|Posted on Jul 31, 2009 04:13:47 PM | Linda Cureton | 8 Comments ||
NASA/Goddard Space Flight Center got an inspiring first visit from our new Administrator Charlie Bolden. I am always fascinated by how executives manage their transition into leadership. Clearly, with a resume like Charlie Bolden has, he’s no stranger to transition. We got clues about the man, his mission, and perhaps about his modus operandi.
One thing that stuck in my mind and in my heart was a charge that NASA should inspire the world. He may have said nation, but I heard – the world. I’m sure of it, actually. As leaders, we are constantly honing our leadership competencies so that we can inspire a workforce. The key issue, however, is that leaders need to do that plus create organizations that inspire.
The derivation of the word inspire comes from the Latin verb spirare meaning to breathe. Inspiration literally means to breathe into. How does an organization breathe into the nation or the world? Four other words come to mind that are relevant to this discussion. Transpire, respire, perspire, or expire.
Inspiring organizations would have to transpire or emerge. They have to come outside of themselves and find out what’s going on. Look at the environment and develop an understanding of their external surroundings.
Inspiring organizations would need to respire or breathe. Breath sustains life. It is the process of bringing into an organization, the things that are needed to sustain it. It is also the process of shedding the things that are noxious.
Finally, inspiring organizations would need to perspire or sweat. Some of that sweat will come from hard work and some of it will come from reacting and managing risk. Regardless, you don’t get very far without doing the things that produce sweat.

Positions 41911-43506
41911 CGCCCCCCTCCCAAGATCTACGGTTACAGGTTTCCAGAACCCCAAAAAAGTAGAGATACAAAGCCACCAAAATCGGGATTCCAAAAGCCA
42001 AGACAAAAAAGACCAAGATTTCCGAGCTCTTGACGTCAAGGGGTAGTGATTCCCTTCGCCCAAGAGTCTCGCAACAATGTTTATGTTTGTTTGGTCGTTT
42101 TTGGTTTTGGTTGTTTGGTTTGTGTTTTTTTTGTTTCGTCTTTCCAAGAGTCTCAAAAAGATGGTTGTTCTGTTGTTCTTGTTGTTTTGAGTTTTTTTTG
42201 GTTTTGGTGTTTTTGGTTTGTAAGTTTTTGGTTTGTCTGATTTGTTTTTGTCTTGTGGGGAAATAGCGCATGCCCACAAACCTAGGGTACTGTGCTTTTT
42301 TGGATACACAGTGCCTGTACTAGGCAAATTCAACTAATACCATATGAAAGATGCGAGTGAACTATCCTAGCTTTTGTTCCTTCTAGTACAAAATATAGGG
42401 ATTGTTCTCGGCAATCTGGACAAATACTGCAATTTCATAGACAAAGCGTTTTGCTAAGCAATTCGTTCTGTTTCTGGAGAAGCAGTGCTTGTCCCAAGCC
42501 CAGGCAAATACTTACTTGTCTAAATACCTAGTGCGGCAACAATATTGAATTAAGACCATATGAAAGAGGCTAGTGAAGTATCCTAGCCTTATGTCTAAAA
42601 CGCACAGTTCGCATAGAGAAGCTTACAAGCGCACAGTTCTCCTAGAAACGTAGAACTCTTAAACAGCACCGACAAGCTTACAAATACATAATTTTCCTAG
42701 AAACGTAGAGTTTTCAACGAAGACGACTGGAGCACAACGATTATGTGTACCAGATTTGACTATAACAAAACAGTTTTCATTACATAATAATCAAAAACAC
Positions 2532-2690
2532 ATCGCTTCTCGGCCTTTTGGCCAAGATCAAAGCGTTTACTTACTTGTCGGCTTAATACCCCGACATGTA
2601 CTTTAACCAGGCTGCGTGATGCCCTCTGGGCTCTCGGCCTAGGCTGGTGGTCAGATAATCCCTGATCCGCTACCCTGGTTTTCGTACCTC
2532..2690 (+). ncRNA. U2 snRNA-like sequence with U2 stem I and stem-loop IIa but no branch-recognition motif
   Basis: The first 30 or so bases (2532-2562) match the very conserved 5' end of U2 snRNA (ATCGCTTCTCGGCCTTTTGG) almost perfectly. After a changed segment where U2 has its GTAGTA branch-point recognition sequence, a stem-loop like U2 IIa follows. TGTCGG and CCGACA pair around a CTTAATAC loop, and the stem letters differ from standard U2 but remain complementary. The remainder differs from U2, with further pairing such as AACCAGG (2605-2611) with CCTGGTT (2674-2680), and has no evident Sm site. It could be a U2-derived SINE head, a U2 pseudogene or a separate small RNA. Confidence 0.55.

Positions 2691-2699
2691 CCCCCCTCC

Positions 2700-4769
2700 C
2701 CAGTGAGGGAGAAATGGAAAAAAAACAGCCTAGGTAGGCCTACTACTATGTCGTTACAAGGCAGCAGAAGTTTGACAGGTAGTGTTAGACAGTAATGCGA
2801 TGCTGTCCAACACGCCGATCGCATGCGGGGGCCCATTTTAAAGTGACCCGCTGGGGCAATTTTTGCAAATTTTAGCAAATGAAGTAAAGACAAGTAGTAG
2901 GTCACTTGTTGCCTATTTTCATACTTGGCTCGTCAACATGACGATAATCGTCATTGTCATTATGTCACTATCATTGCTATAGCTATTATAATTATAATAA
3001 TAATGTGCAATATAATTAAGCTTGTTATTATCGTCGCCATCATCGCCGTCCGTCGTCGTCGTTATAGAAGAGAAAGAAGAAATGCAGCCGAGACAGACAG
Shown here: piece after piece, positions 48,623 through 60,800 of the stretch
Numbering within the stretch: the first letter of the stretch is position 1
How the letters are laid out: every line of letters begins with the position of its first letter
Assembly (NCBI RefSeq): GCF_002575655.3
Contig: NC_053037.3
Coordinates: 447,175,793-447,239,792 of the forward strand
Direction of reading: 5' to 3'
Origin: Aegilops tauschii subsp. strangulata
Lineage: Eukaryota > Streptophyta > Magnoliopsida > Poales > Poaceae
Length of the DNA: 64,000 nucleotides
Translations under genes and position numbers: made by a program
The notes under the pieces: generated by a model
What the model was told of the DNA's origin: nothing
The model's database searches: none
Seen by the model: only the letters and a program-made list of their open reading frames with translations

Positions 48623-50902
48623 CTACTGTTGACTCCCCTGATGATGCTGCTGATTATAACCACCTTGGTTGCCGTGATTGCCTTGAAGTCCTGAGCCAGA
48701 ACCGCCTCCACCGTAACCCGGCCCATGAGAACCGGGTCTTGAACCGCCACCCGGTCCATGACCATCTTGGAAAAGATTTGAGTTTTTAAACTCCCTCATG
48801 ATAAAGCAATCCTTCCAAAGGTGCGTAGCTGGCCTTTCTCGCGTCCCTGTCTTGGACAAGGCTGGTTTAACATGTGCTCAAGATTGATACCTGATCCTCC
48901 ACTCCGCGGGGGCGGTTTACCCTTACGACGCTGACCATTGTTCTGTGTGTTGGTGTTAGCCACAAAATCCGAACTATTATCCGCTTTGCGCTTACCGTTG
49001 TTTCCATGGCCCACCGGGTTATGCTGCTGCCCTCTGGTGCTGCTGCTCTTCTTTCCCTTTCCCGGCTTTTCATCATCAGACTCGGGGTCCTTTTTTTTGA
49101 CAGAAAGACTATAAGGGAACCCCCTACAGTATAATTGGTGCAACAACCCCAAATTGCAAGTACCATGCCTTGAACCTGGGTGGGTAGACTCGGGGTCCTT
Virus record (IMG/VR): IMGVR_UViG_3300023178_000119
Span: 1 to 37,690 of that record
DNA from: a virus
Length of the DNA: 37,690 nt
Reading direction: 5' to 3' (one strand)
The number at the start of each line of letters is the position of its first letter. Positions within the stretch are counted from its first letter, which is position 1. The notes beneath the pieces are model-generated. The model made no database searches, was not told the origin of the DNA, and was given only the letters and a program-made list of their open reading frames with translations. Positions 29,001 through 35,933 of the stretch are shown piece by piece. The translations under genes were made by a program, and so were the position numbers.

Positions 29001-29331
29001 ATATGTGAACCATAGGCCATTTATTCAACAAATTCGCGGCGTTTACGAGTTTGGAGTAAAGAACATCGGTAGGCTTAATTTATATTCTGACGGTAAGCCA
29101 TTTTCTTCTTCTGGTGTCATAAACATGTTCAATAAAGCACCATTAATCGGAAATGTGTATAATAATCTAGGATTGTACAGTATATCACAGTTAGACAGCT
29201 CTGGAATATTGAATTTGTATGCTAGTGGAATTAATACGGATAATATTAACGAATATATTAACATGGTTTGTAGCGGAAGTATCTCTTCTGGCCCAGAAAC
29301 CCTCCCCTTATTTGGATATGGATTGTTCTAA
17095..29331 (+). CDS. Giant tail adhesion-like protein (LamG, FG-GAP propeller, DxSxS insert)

And if organizations are not able to do these things, there is a strong possibility that organizations may expire. Many doubt that a government institution can meet organizational demise. But, organizational demise shows up in many forms: failure to meet mission, failure to satisfy stakeholders, or inability to meet their constituents’ needs are some possible outcomes.
Just like the Apostle Paul, who appreciated the proverbial thorn in his side, I appreciate the comments that I might get that say “what does inspiration have to do with getting a man to the moon?” or “what does inspiration have to do with being a CIO?”
Well, there’s this thing called the Constitution that talks about things like promoting general welfare, and pursuit of happiness. Who knows, maybe inspiration from an organization like NASA can contribute to that.
For a CIO, who supports the inspiring organization, it may look like providing and promoting enabling technologies that help with collaboration. It may look like reducing costs so that we can better utilize the scarce resources that we have. Finally, it may look like understanding the work that needs to be done and giving advice about how can be technology can be applied to the effort.
In a smaller group of Goddard’s Executive Council, Charlie Bolden gave me some good-spirited poking about why I was not smiling. I must have known in advance what he might say and what it may mean. I shouldn’t have been worried though. I realize now that all I have to do is get out, take deep breaths, and get ready for hard work.
Linda Cureton, CIO, NASA/Goddard Space Flight Center
Tags : CIO Leadership, General Leadership